Newspaper Page Text
Wednesday, May 4, 1910.
EL PASO HERALD
Established April. 1881. The El Paso Herald includes also, by absorption and
succession. The Dally News, The Telegraph, The Telegram, The Tribune,
The Graphic, The Sur.. The Advertiser. The Independent,
. The' Journal, The Republican. The Bulletin.
MEJIBEU ASSOCIATED PRESS ASB A3IEU. JfEWSP. PUBLISHERS' ASSOC.
Entered at the El Paso Postoffice for Transmission at Second Class Rates.
Dedicated to the service of the people, that no good cause shall lack a cham
pion, and that evil shall not thrive unopposed.
f Business Office Atn 2020
J Editorial Rooms . r"-X
"1 Soc'ety Reporter -1""
V. Advertising department
I TERMS OP SUBSCRIPTION. $
Daily Herald, per month. 60. per year ?7. f eWy HeW. per Wr. ?-.
The Dally Herald is delivered by carriers In El Paso. East 1 Paso, iort
Bliss and Towne. Texas, and Cnidad Juarez, Mexico, at 60 cents a mono.
A subscriber desiring the address on his paper changed wll please state
In his communication both the old and the new address.
Subscribers falling to get The Herald promptly should call at the office or
telephone No 115 beffre 6?30 p. m. All complaints will receive prompt attention.
The Waterworks Issue
A PROPOSITION to issue $1000,000 in "bonds for waterworks as suggested by
the mayor is calculated to complicate still further the waterworks situa
tion. The alternative before the people of this city was plainly set forth by ex
governor Sayers in his report to the federal court. It is a choice between two so
lutions, one to purchase the present plant at a fair valuation; the other to raise
the rates so as to enable the present company to borrow money for extensions and
improvements and carry out its contract with the city.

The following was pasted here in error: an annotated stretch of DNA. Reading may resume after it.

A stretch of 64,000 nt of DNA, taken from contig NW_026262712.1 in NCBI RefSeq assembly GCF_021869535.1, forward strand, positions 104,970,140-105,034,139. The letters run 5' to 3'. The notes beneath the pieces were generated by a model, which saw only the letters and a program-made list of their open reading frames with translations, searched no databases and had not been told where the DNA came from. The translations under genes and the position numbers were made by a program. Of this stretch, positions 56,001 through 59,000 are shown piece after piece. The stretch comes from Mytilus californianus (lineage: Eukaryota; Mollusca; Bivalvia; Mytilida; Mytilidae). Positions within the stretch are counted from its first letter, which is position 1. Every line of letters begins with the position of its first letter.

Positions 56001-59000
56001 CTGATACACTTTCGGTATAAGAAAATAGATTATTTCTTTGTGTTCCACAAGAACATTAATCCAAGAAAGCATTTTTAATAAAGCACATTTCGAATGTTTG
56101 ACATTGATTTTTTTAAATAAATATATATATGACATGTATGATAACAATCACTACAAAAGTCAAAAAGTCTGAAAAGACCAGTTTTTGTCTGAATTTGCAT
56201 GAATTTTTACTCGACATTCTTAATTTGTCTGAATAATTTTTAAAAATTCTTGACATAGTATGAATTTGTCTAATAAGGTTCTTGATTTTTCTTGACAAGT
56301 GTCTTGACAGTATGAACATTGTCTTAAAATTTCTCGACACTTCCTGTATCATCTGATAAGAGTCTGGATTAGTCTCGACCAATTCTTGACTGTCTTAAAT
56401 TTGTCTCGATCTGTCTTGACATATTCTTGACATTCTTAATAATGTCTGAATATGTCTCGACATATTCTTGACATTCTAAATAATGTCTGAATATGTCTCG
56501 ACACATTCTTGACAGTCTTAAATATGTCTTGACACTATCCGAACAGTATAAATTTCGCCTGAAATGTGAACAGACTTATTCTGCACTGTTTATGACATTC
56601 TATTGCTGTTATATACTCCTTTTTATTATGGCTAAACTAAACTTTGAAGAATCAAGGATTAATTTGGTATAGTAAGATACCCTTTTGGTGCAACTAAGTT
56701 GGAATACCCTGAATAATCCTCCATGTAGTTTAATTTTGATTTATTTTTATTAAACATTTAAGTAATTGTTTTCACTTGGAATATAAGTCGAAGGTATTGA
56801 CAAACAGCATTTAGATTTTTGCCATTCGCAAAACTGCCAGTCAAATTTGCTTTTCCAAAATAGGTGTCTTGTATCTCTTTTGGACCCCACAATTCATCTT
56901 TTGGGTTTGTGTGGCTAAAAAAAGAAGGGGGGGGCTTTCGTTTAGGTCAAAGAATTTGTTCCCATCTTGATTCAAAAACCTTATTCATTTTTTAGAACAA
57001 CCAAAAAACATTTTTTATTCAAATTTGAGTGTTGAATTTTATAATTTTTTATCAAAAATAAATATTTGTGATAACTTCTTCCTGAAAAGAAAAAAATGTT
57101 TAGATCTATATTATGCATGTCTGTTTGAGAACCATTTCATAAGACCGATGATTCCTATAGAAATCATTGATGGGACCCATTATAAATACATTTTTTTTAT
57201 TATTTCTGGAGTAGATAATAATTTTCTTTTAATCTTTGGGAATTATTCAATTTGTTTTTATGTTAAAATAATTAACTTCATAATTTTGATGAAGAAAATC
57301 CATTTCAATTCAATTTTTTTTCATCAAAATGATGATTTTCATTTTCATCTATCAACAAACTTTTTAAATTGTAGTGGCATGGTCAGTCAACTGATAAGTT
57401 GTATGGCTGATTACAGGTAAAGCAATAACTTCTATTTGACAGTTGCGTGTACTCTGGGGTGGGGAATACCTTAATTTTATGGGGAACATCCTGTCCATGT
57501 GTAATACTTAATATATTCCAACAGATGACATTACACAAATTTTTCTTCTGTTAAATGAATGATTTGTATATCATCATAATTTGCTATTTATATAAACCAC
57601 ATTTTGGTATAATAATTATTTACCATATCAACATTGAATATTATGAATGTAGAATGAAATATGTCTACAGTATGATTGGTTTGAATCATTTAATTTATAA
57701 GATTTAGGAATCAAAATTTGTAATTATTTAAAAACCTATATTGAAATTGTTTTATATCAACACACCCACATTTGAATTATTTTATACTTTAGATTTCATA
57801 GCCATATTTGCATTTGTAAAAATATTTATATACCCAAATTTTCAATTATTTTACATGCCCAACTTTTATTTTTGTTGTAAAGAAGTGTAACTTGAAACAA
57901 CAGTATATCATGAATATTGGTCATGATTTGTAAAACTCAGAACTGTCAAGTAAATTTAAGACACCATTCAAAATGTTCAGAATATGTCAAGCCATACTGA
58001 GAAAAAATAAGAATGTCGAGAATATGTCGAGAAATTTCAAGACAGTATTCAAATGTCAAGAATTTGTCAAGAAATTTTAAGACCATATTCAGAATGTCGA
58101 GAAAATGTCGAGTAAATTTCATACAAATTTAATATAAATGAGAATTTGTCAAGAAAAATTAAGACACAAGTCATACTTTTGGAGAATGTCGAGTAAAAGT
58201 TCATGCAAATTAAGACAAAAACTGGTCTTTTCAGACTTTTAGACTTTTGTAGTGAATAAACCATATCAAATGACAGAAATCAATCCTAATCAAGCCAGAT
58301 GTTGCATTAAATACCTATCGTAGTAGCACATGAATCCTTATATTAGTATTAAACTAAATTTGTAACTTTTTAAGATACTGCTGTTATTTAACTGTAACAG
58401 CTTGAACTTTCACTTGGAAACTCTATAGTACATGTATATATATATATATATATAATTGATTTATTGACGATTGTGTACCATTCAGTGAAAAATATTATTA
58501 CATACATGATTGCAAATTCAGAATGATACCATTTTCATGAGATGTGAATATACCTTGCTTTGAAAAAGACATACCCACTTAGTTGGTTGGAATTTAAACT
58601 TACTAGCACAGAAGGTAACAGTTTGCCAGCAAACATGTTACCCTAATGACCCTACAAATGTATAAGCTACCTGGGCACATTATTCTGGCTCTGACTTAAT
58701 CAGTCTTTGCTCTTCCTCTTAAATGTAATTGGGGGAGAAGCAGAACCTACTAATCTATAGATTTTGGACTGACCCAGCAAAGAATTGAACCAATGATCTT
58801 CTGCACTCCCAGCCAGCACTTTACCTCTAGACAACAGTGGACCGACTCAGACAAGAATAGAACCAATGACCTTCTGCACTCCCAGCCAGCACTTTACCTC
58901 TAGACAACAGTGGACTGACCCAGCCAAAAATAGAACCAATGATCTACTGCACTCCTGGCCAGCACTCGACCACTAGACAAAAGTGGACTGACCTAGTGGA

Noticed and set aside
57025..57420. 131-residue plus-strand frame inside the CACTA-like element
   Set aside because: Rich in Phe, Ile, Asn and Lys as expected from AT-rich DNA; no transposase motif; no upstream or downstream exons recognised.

Any suggestion of an independent competing plant, whether built with puDlic
funds or by a private concern, is idle talk in view of all the facts in fhe situation.
The issue is clear cut ana why should the city government take any action to
cloud it' If the proposed bond issue is to build an auxiliary plant as suggested by
The Herald for high pressure fire service, flushing sewers, sprinkling streets,
watering parks, etc., that is feasible and proper; Tmt it is not timely, and the in
jection of this proposal into the present situation merely makes a fair, early, and
rational solution of our great problem the more difficult.
Let the question go before the people in the shape of an alternative oetween
the purchase of the present waterworks on the plan proposed by mayor Sweeney's
second water commission, and the, raising of rates according to the report of the
aster in chancery. There1 is no reason
SlSSaiicea at the present time.
Mx The Texas bankers will go to school
ffiSgtixne tte Hves of mast of them' the3r
'MCf tends west of Fort Worth, and that there
- JsF&agebrush, sand, lizards, and red indians.
fegir County judge Eylar, in speaking of the problem of the "dope fiend," suggests
&vfih&t prosecution of those who sell the drug might help. Certainly this is the first
frlfjitep that should be taken towards discouraging the practice. It is easy now to get
jN?h5M&fo- :-j. :; x,c -mnvi- -mtr stnTe Some nruestores undoubtedly make a
re of their profits out of this ugly
dulgence should be put out of business,
.-o -u,..- KTar
New Mexico's Mistake '
project will inevitably mean that Colorado will bo strengthened in hex cam
paign for controling the entire flow of the Rio Grande from its mountain
If upper Hew Mexico should carry her point in this unfortunate controversy,
she would be one of the worst sufferers, because her strongest argument would be
turned against herself by her neighbors in Colorado.
The deepest underlying principles of irrigation rights are involved in this case.